# Homomorph-containment is not transitive

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This article gives the statement, and possibly proof, of a subgroup property (i.e., homomorph-containing subgroup) not satisfying a subgroup metaproperty (i.e., transitive subgroup property).
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## Statement

### Statement with symbols

It is possible to have groups $H \le K \le G$ such that $H$ is a homomorph-containing subgroup of $K$ and $K$ is a homomorph-containing subgroup of $G$, but $H$ is not a homomorph-containing subgroup of $G$.

## Proof

### An example

Consider the group:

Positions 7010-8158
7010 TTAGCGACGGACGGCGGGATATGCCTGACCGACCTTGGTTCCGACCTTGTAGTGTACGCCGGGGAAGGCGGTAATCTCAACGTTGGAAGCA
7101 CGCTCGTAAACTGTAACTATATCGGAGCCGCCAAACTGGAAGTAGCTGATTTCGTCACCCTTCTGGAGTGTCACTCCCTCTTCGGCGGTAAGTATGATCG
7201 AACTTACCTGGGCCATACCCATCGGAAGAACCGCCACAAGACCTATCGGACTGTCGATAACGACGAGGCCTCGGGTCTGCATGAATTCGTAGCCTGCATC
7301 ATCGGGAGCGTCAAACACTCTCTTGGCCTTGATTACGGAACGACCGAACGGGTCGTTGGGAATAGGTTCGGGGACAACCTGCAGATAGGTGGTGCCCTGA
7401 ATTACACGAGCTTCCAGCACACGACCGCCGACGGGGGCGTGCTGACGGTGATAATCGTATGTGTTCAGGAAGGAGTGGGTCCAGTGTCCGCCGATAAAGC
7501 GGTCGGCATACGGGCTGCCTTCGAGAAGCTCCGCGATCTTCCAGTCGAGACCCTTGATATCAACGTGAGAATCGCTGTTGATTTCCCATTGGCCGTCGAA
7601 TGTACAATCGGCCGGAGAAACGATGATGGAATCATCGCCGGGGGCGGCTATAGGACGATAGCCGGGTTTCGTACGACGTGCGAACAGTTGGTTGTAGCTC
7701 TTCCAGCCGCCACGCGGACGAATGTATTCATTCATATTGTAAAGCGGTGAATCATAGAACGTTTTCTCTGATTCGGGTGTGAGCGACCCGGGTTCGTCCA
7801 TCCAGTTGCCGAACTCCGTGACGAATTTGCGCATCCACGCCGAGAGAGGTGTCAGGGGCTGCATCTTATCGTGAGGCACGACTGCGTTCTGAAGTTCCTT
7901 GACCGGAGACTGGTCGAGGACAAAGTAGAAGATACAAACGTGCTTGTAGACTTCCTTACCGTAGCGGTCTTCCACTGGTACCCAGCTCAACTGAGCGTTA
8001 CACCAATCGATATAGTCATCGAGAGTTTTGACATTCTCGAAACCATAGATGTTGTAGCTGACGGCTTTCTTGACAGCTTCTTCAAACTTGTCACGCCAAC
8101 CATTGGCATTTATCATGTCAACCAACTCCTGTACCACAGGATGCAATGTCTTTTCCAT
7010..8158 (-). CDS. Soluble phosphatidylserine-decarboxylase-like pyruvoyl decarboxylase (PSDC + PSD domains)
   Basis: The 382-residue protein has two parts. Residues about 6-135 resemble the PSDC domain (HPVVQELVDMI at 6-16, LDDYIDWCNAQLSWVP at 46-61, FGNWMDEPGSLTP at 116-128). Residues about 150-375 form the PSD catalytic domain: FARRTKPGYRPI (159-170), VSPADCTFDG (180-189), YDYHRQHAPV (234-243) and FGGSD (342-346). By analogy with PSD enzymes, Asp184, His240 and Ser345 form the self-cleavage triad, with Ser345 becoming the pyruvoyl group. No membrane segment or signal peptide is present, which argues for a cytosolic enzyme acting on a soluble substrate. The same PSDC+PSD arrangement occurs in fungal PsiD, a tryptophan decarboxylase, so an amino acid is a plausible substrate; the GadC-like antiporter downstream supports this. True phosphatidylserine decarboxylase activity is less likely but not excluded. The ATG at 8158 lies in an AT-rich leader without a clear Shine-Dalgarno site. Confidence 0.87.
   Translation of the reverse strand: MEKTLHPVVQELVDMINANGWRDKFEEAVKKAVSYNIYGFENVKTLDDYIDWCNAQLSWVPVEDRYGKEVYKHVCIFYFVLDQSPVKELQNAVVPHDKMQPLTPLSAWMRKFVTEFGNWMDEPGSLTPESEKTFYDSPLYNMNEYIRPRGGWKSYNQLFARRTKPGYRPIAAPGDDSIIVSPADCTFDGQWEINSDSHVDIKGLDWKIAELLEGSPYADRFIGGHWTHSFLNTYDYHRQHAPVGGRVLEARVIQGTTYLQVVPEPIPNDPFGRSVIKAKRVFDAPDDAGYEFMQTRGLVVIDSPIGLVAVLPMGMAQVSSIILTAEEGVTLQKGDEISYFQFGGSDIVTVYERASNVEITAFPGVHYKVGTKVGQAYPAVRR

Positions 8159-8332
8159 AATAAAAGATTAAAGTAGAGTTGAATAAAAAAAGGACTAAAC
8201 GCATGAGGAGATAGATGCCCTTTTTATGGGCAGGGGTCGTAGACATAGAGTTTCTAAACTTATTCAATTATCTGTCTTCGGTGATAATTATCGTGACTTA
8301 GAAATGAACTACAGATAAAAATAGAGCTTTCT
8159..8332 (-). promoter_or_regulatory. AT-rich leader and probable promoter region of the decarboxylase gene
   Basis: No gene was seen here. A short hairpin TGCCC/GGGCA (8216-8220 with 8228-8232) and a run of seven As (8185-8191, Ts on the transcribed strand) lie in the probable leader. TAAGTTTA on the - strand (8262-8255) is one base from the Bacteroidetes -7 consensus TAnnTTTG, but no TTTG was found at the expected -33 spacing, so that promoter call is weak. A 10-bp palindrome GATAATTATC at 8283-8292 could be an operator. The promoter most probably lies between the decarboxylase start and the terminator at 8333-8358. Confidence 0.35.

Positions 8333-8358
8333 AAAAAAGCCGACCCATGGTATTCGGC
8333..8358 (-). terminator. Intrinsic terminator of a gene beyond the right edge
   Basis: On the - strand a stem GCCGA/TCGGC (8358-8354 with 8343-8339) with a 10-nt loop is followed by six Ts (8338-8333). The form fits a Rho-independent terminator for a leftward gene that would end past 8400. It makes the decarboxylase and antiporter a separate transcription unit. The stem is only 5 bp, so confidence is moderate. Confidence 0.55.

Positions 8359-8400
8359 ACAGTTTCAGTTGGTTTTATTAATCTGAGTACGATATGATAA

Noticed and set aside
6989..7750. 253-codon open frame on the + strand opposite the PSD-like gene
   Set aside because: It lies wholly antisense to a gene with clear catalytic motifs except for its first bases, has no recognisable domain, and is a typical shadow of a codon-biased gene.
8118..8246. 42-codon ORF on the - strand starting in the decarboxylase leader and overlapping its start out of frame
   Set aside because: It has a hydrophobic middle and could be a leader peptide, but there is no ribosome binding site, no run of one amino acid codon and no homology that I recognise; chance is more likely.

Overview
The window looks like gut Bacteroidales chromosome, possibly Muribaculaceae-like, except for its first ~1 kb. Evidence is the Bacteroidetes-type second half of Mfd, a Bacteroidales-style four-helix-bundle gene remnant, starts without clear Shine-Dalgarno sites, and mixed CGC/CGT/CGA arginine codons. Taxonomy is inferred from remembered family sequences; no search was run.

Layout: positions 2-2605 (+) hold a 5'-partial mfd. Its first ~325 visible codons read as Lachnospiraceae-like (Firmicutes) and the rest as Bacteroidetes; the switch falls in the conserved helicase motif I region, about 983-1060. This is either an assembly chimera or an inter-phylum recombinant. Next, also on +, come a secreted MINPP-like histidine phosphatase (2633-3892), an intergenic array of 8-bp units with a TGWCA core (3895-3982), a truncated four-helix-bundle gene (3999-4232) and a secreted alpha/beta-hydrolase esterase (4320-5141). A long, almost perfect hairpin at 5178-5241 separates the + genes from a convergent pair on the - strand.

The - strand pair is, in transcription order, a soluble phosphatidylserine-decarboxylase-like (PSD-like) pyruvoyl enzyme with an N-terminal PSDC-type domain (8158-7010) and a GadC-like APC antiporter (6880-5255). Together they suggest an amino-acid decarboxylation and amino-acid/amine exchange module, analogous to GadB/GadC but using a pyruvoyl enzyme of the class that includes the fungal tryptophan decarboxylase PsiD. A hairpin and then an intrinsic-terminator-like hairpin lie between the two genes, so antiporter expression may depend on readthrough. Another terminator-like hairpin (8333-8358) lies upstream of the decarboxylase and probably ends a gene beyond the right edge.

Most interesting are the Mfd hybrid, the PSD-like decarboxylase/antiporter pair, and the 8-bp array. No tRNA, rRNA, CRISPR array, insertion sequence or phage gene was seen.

$G = SL(2,5) \times \mathbb{Z}/2\mathbb{Z}$.

Let $K$ be the first direct factor $SL(2,5)$ and $H$ be the center of $K$, which is a cyclic subgroup of order two in $K$. Then:

• $K$ is homomorph-containing in $G$: For any homomorphism from $K$ to $G$ the projection to the second direct factor is trivial since $K$ is a perfect group and therefore has no quotient of order two. Thus, any homomorphism from $K$ to $G$ has image in $K$.
• $H$ is homomorph-containing in $K$: In fact, the only element of order two in $K$ is the non-identity element of $H$.
• $H$ is not homomorph-containing in $G$: There is a a homomorphism from $H$ to $G$ mapping $H$ isomorphically to the second direct factor.